The space that they have been allotted — a large, industrial, open-concept building on the corner of College Avenue and Georgia Street — has plenty of space for them to brew in their classic ten barrel tanks; but it also allows for the inclusion of a special system, which they plan to utilize for what they call the "series batch." Koerner explains it as, "Our system allows us to create a nine barrel batch and then break it down into three separate, three barrel tanks. Say we make a stout, separate it into the three tanks and then add three different styles of coffee. So, they're all similar and come from the same base, but they will be able to have distinct flavor profiles ... I like the idea, so we can teach people how minor differences can affect the flavor in major ways."
Metazoa — in case you were wondering — is another word for the animal kingdom, and the animal kingdom is a major focus of this budding brewery. President of the company, Dave Worthington, and his family, has always given personal funds to charitable wildlife organizations. But, he realized that he was limited by his fiscal situation and he wanted to make a greater impact. So, as he and his general manager — Rand Wilson — conceptualized owning their own brewery, Dave made a decision to use their business venture as a way to mesh two of his passions into one.
Metazoa Brewing Company will be donating five percent of its sales to charitable wildlife organizations, something that sets them apart from any other local brewery. Katie Breden, the company's communications coordinator tells me, the company chose twelve different organizations, eight of which are local to Indiana. She started out as an intern and will be staying on full-time when she graduates from Butler University in May. They will be donating to an array of different organizations from the Planet Bee Foundation, to the Humane Society of Indianapolis, and the Exotic Feline Rescue Center in Center Point, Indiana. She points out it was a huge draw for her to work at Metazoa. Being a vegan and a lover animals, she was excited to be part of a company that helps out wildlife. It also called to the beer-lover in her as well.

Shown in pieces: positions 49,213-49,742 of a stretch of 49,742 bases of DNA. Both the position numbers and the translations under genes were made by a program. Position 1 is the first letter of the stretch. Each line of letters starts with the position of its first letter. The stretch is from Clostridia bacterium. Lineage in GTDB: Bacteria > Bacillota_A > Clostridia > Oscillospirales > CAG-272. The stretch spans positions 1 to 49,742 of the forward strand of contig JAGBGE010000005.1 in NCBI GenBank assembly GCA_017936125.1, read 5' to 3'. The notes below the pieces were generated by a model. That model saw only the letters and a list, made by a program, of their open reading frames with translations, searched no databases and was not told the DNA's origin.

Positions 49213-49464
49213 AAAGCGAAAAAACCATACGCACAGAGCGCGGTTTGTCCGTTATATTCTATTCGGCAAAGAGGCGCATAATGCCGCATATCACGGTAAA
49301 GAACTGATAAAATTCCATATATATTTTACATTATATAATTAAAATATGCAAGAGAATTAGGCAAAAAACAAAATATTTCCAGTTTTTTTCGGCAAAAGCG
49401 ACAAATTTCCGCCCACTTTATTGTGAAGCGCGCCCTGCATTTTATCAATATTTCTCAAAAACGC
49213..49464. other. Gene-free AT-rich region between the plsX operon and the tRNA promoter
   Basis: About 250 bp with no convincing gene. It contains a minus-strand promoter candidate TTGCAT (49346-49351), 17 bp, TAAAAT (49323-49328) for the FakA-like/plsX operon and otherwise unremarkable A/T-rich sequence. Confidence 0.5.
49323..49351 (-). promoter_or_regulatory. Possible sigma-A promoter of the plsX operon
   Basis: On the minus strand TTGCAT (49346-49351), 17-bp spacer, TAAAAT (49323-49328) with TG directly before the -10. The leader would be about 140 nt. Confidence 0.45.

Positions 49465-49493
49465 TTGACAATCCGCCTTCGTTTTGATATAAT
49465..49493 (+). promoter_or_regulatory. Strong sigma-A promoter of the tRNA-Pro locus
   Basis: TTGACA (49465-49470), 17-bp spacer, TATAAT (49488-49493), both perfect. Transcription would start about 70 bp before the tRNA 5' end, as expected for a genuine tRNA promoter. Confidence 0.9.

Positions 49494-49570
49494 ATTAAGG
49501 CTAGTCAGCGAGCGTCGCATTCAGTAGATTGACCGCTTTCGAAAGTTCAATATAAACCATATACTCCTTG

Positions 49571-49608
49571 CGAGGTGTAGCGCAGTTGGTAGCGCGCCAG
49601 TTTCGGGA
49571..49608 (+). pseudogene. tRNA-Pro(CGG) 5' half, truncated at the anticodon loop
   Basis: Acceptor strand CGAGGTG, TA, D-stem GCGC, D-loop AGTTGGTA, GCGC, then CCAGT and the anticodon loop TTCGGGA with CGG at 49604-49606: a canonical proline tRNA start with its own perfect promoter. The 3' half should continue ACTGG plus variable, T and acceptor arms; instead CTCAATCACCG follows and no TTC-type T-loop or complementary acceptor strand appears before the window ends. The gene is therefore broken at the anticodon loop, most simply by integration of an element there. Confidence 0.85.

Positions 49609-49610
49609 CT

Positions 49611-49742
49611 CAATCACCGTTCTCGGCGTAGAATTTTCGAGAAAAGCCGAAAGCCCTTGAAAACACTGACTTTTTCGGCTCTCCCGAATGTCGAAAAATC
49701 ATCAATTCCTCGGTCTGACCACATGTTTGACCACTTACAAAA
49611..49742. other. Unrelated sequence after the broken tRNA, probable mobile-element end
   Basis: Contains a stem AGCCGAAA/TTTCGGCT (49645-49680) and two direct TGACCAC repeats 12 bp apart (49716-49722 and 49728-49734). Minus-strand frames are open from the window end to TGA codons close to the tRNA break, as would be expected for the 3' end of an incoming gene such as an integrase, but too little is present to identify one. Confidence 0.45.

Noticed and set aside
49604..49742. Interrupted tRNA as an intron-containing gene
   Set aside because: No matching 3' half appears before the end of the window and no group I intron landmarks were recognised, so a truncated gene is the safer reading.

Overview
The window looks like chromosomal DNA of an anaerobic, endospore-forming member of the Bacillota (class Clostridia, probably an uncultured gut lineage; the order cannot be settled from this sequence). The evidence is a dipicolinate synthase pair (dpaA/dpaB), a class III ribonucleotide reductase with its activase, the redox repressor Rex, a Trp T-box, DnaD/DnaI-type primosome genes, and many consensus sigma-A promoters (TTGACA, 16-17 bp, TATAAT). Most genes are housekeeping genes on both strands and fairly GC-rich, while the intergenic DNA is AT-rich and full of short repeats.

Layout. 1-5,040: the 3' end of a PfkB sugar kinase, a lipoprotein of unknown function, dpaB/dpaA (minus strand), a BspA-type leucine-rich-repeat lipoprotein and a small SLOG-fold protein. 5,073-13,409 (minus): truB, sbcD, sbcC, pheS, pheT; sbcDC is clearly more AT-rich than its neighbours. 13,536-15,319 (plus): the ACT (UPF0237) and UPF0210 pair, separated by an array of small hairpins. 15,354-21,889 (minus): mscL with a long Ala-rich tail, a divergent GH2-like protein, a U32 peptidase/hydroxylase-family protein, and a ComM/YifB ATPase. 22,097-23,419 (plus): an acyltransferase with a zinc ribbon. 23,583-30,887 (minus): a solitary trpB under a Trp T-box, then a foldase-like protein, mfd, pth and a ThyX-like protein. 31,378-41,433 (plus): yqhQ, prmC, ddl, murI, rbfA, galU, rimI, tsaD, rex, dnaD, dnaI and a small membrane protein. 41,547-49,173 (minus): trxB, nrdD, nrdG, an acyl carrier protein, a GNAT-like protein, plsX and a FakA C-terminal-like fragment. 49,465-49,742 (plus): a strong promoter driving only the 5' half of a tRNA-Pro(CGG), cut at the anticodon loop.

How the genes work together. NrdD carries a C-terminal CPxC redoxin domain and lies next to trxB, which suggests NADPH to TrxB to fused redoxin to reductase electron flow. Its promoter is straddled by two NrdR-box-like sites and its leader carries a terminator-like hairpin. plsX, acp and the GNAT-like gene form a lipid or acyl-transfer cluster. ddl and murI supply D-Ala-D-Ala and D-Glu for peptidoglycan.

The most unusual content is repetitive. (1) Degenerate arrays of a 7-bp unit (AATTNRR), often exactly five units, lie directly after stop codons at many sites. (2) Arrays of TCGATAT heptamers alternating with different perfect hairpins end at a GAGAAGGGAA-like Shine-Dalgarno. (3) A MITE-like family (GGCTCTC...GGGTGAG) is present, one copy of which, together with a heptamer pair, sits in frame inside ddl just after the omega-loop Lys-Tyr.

Not only will Metazoa be friendly to animals through donations, but while you catch up with old and new friends over a pint of Release the Monkeys (a fan favorite banana kolsch) and grab some grub from one of the food trucks that will be making their rounds at the brewery; your faithful pooch can join you and have a drink of water and maybe some treats.
If you plan, like I do, on being a regular; make sure and join the mug club. For $50, you'll receive discounts, attend special events, and get your own personal mug that will hang out behind the bar, waiting for your arrival. Katie explains this to me at the bar — it still has cardboard across the top for the time being — as I'm double-fisting a Red Devilicious and their cream ale, Nap In The Hammock. She then motions to the large, glass garage doors that will be open during the warmer months. I'm listening, but I'm still focused on one of the dozens of construction workers up on the bar applying a fresh coat of stain to the mug club shelving area. I look around the place, and maybe it's the beer getting to my head, but I can't help but think about what Aaron said.
The Midwest will define the character of beer (hell, we define the character of this country). It's amazing to look around and see the seemingly erratic action going on, and to think of all the ideas and human hands working in unison in this one building to create something that will bring people together. It's a great concept: Metazoa as a place that will be full of friends, not-too-long strangers, laughter, cheers, man's best friend, and at the center of it all, good beer made by good people. The fact that it will help the animal kingdom is just an added bonus.
Metazoa Brewing Company will have the grand opening on April 1. (I promise it's not an April Fools' joke.) For more information, head to Metazoa.beer.